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ARTSFEST: ArtsFest rises to the occasion; With sound, colour and dance to enjoy, Stefan Kucharczyk joined the crowds to report on the 10th ArtsFest.

Byline: Stefan Kucharczyk

If, for the last fortnight you have somehow managed to avoid the event's omnipresent publicity machine, you might inconceivably be unaware that Birmingham's free annual cultural showcase Artsfest is 10 years old this year.

Offering a taste of the city's wide and impressive array of cultural talents, from the sublime to the strange, delightful to the curious, the festival has for a decade been a valuable cultural experience for children and adults alike.

Mindful of the festival's history of underwhelming performances and chaotic organisation which have caused many to question its relevance, I joined the thronging Saturday crowds keen to discover how Artsfest could rise to the occasion and prevent the big birthday party from being well and truly pooped.

As the heart of Birmingham basked in the late summer sun, in the streets, plazas and squares, I was not to be disappointed.

The vibrant verve of culture and fun was palpable, and with the CBSO on hand to give the event an explosive finale, this year's Artsfest was truly a blast.

For the first time, last night the CBSO teamed up with both the Birmingham Royal Ballet and Birmingham Royal Opera Company for a mesmerising Classical Fantasia concert in Centenary Square to celebrate the 10-year anniversary.

Outside, on a cosy stage in front of the Symphony Hall, to an audience of hundreds, the CBSO, conducted by energetic duo Pat Murphy and Mike Seal, provided the backdrop for the magical ballet performance.

To extracts from Tchaikovsky's Nutcracker Suite, the company's dancers floated gracefully, like pieces of silver wrapping paper, wowing a rapt audience and revelling in their appreciation in addition to some humorous and well-intentioned wolf-whistling and heckling.

It might not be what they are used to in the country's rarefied ballet halls, but it was a wonderfully enchanting spectacle.

The operatic section of the Fantasia featured excerpts from Verdi's La Traviata, Bizet's The Pearl Fishers duet and Carmen; all were equally warming as the evening sun faded.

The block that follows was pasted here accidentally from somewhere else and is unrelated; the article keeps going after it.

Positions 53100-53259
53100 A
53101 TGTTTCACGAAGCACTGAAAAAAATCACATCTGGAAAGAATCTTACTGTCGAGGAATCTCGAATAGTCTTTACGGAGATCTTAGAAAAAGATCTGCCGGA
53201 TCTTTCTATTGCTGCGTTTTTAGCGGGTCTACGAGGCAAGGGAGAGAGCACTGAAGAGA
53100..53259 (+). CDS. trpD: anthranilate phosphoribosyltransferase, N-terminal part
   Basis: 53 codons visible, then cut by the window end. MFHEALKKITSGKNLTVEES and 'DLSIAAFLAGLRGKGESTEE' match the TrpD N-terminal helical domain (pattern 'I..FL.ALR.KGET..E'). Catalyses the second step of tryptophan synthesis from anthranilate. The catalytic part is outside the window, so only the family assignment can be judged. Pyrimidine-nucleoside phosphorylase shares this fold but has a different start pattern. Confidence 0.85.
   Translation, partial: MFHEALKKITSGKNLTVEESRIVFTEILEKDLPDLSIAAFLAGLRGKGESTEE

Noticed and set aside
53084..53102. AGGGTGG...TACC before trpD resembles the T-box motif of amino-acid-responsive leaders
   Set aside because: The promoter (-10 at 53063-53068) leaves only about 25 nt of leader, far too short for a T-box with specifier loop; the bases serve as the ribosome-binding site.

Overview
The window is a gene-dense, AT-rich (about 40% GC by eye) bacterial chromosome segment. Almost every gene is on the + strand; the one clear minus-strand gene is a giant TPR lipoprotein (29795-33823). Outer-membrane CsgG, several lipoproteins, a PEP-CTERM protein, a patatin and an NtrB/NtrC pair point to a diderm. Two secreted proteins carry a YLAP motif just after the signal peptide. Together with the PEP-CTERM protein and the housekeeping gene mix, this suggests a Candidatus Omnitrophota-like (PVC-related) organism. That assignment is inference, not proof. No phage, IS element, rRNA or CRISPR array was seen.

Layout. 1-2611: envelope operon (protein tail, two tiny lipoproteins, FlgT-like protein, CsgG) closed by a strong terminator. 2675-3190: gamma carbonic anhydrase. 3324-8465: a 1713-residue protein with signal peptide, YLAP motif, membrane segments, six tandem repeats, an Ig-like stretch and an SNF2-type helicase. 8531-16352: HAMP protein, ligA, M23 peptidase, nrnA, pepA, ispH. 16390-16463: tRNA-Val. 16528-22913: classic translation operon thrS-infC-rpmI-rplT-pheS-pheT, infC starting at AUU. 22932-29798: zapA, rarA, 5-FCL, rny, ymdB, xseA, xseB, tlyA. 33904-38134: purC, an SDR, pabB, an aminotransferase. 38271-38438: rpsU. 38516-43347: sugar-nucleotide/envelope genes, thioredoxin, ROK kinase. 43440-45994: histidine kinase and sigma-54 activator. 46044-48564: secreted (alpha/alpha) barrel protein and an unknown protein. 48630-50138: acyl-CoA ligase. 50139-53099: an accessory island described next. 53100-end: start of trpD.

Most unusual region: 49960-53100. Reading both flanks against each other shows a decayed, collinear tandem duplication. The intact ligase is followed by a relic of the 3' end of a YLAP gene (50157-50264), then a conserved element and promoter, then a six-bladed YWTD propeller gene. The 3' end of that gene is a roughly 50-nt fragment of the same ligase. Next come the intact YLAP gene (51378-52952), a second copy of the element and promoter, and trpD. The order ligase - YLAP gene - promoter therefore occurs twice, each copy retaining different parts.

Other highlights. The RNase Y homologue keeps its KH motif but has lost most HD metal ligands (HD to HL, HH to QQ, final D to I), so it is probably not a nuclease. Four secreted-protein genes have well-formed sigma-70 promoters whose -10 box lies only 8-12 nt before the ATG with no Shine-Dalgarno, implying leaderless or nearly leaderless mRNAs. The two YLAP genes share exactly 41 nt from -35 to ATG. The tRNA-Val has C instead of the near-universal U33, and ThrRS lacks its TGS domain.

The event's final segment saw the CBSO perform a composite of emotive classical greats to commemorate National Veteran's Day hosted by Birmingham earlier this year.

As fireworks crackled and sparkled in the illuminated sky, William Walton's Spitfire Prelude and Fugue and Elgar's epic Land of Hope and Glory and Pomp and Circumstance pulsated around the square and gaining a deserved ovation from the crowd.

It was a fitting closing to a buzzing and immensely enjoyable Saturday programme.

But with the Saturday programme boasting a litany of colourful and varied elements - more than 400 performers in 32 venues over the weekend - where best to start?

One of the most innovative acts on display this year was dance trio CDJ (not CJD, mind) - a colourful dance performance on the Brind-leyplace fountain stage.

Mixing elements of dance, rap and dramatic theatre, this exciting Birmingham group weaved wit and dark humour to a brilliantly choreographed hip-hop routine, in one of the brightest epicentres of the ArtsFest programme.

Indeed, the most enjoyable aspect of this year's ArtFest was that organisers seemed to capture that previously elusive festival spirit.

Strolling from street to street, there was almost the feeling that many of the performances were seemingly impromptu.

Artists appeared to spring up from the pavement and vanish again before the assembled crowd melted away and you move on, enjoying an eclectic cultural taster session.

From the elegant Brazilian capoeira displays, to Japanese sword art, Gaelic folk, Punch and Judy on the beach, eyebrow raising belly dancing displays the streets seemed alive with sound, colour, dance and the chatter of happy crowds.

The endless string of hands-on arts and crafts activity centres for younger visitors was also definitely improved upon. Somewhat ironically, as I found out first hand, apparently 26 is too old for the Peter Pan's Neverland Lagoon hosted at the Mailbox, even for a writer who never grew up. No fair.

I was placated however, with the afternoon's showing of the city's budding rock and roll talent, featured at the impressive water-top Kerrang stage perched in the middle of the floozy's Jacuzzi in Victoria Square.

Enthusiastic Wufrunian pop-rock act Paper Tigers did well and Edgbaston's rising stars UXL impressed yet again.

A real eye opener, however, was Birmingham band Mr Deny who hammered out its stylish Fratellis-esque pop-rock with serious credibility. Performing their debut single, Goodnight, they certainly deserve closer examination.

Worth a mention is Birmingham's ironic poet and Weapon of Mass Depression, Melinda Deathgoth, reprising her appearance from last year's festival. Her acerbic verse on the horrors of disposable pop-culture was again a miserable delight.

So, 10 years on, is it all still worth it?

Despite lukewarm receptions in previous years, the popular enthusiasm for Artsfest is evident.

The quality of artistic experience on show is undeniable and the festival is not only a chance to promote Birmingham to the world - for visitors young and old, it is an important reminder of the artistic opportunities the city has to offer.

But while Artsfest might not yet be the Birmingham "Fringe", this excellent, vibrant spectacle is certainly now more deserving of the epithet "Festival".

CAPTION(S):

Singer Yaz Alexander, members of the Bai Ling Chinese Acrobatic Arts Company and Phil Hitchman, lead singer of the Computer Club Paul on stage at Victoria Square PH150907-Art 16
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Title Annotation:Features
Publication:The Birmingham Post (England)
Date:Sep 17, 2007
Words:881
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